By Misael Romero-Reyes
You are standing in the middle of a deep deep canyon. It has everything it needs to flourish: water, soil, sunlight, and air. There are wild boars at the water table, huge trees, even alligators! Can you believe this magical wonder would not have been possible without humans making reckless decisions while trying to survive?
A Trip to the 1830s
Let’s go back in time. Imagine yourself in the 1830s and what you see is just open land. Land that is ready to be farmed. There are a few trees, so you decide to cut them, you know, for more land to farm. Neighbors mostly grow cotton to support their families, so you decide to farm cotton too. Over time, you notice that cotton just doesn’t grow the same way it did years before, but you don’t worry too much, maybe the soil just has a short lifespan. You decide to go to another piece of land and cultivate cotton there. You move to a piece of land that is uphill because you have learned over the years that cultivating crops on a slope allows more water to get into the soil.
What was happening to the soil wasn’t normal, and science explains why not. When you are farming (or in this case over-farming), you are removing the topsoil. The topsoil contains the most important nutrients for crops to grow: metals, microbes, and minerals. It also becomes “loose,” so it can be more easily carried away by wind or rain. When these get carried away, the crop won’t get the necessary nutrients and stops producing.
Loose Soil Leads to Erosion
As the land becomes “ungrowable,” a second phenomenon occurs. Erosion is the geological process where inner earth materials are worn away by natural forces. In this case, rain and bad farming practices washed away bits and pieces of soil and sand. Little by little over the course of two centuries, the effects of this became visible in the development of a deep canyon appearing on the old farmland. 43 different colors of soil, layers, and layers going into the inner earth. So much soil was taken away that it cannot go any deeper, it ends at the water table.
The rainwater is removing soil at different rates depending on steepness. Remember when you were farming cotton on a steep slope? Well, it led to erosion happening from all sides, and if you look at the deeper and deeper parts of the earth you will see that there is one color in common: red-orange, and this indicates the presence of the metal iron (Fe) because it gets dissolved as water travels through the sediment, then it oxidizes (unites with oxygen), and it’s precipitated at different depths staining the soil in different colors.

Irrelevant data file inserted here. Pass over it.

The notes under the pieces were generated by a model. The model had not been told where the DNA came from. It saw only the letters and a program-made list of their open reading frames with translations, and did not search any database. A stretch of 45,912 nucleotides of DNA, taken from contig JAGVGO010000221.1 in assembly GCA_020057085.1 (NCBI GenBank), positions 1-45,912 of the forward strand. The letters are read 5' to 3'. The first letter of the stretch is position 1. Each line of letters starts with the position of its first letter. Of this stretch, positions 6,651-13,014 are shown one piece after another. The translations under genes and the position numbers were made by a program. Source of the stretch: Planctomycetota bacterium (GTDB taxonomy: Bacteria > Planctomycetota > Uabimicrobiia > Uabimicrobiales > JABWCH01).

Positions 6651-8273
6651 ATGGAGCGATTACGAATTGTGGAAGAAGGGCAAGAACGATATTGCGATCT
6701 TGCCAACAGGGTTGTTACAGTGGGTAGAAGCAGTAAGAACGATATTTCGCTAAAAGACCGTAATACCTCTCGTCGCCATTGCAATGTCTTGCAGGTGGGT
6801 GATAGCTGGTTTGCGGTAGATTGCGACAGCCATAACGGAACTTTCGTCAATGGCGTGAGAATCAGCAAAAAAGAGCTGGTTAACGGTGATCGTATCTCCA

The History of Providence Canyon
Now flash forward to today. All of this happened in a small town in Georgia called Lumpkin. The farming was improperly managed during that time, and unfortunately, Providence Canyon formed in a few decades due to the erosion and the overcropping that happened. Thankfully, we are now aware of the damages we were doing to the environment. President Jimmy Carter bought the land in 1970 and established it as a 1,000-acre conservation area. A lot of trees were planted, and this land regained a little bit of its former lush beauty. Trees reduce the amount of storm runoff, which reduces erosion, and they also serve as food and shelter to many organisms. Through conservation, plants and animals began to thrive in Providence Canyon.
One of Georgia’s Natural Wonders
Providence Canyon is one of the “natural” wonders of Georgia. It has much resemblance to the Grand Canyon out west. If you haven’t had a chance to visit, you should! And remember that those red colors and imperfect surfaces happened because of the damage many human practices do to the earth. Despite its beauty, the history of Providence Canyon is also a reminder that if we remove vital elements of earth, we must also take steps to protect it from future damage.